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The Poor People’s Campaign Looks To Engage 5 Million Voters Ahead of Midterms

Rev. Dr. William Barber II representing The Poor People’s Campaign, speaking at an event in Lexington, Kentucky. November 2, 2018. Flickr/Kentuckians For The Commonwealth. 

The Poor People’s Campaign: A National Call For Moral Review (PPC) announced their initiative to reach out to 5 million low-income people and low propensity voters through phone and text banking and voter registration to get them engaged and ready to vote ahead of the midterm elections. 

PPC has targeted 15 competitive states to reach out to voters: Alabama, Arizona, Florida, Georgia, Illinois, Kentucky, Michigan, Mississippi, North Carolina, Ohio, Pennsylvania, South Carolina, Texas, Wisconsin and West Virginia. They believe they can make a massive impact on the races in these states by tapping into their voters. 

“When poor people and low-income people go to the polls, they can say with their votes, ‘We will make you listen. We will make you address our issues. And if you don’t, then we will elect someone who will,’ Rev. Dr. Elizabeth “Liz” Theoharris, the co-chair of PPC, said.

According to the study that the campaign released last year, Walking the Sleeping Giant: Poor and Low-Income Voters in the 2020 Elections, 58 million low-income voters took part in the 2020 presidential election, making up 33 percent of the total electorate and 45 percent in the battleground states. However, over 80 million were eligible to vote, meaning over 20 million did not vote. 

“We represent 32 pecent of the electorate and 45 percent of the electorate in battleground states. And, it’s time for that power to be organized, mobilized and felt in every election throughout this country,” Rev. Dr. William Barber II, co-chair of PPC, said of poor people in an interview with Democracy Now!.

The PPC has been very vocal about the level of poor and low-income people in the U.S. being at 140 million, 43 percent of the population, as well as the amount of people without health coverage being at 87 million. 

“Addressing the policy issues in this country means recognizing that while 400 people make an average of $97,000 an hour, over 50 million people make less than $15 an hour,” the group said in a press release.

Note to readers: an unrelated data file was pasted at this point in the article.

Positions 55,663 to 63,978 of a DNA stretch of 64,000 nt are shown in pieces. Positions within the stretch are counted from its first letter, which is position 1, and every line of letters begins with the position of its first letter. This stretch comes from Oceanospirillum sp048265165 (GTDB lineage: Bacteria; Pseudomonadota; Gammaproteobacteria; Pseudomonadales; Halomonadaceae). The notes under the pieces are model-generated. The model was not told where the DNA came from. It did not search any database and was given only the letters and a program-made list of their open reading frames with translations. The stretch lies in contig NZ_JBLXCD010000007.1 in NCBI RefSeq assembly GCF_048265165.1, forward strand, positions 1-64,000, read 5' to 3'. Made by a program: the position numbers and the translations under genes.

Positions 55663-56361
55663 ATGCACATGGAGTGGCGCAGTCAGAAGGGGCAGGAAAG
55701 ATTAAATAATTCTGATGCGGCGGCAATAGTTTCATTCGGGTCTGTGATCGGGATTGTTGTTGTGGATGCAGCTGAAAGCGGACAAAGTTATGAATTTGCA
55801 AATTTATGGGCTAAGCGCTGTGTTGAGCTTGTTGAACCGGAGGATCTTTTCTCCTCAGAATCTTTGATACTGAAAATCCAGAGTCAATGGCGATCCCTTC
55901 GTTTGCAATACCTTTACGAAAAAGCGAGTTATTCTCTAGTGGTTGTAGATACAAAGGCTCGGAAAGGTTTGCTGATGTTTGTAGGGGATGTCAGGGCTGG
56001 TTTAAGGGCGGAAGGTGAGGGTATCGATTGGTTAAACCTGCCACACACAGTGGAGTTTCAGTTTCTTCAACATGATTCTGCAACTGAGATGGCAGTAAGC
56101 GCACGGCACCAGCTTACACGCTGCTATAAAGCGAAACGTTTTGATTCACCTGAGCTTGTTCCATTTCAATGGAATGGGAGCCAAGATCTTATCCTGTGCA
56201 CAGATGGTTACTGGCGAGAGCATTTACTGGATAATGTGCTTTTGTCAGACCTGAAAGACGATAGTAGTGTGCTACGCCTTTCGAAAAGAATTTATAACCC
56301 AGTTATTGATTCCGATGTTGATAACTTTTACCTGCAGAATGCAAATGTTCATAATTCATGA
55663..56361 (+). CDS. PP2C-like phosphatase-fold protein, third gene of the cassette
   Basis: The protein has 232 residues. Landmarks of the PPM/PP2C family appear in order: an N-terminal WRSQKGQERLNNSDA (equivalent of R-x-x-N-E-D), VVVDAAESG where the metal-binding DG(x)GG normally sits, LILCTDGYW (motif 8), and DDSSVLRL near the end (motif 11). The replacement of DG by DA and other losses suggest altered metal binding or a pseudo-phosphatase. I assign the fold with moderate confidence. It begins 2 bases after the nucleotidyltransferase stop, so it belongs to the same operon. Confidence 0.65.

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These efforts to get out the vote and engage low-income voters fall in line with many other civil rights and voting rights organizations this midterm season. The National Coalition’s Unity 22 Black Voting and Power Building Campaign, a coalition of over 50 organizations looking to engage and turnout Black voters for the midterms, was announced over the summer.  

Lauren Robinson, a Howard University criminology student and a member of the Howard University College Democrats, emphasized how important voting in the midterms is.

“We’re quite literally fighting for the future of our nation and our world. Climate action, reproductive rights, criminal justice reform, voting rights….They’re all on the ballot,” Robinson said.

“The bulk of people living in disadvantaged and low-income communities are Black and brown people….We’ve seen a strategic and calculated attack on the rights of this demographic of people,” she continued.

Robinson also expressed how much more energized young people should be to vote.

“I’m not sure young folk completely grasp and understand what’s actually at stake. Perhaps they have a better idea after the fall of Roe vs. Wade, but I’m still nervous,” she said.

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Data from the firm TargetSmart shows 52 percent of women under 25 registered to vote after the overturning of Roe v. Wade and an overall uptick in younger people registering to vote as well. PPC recognizes the impact of mobilization.

“A powerfully organized, committed group of people mobilizing people around issues, not around personalities, can have tremendous impact,” the PPC said. 

Copy edited by Jadyn Barnett


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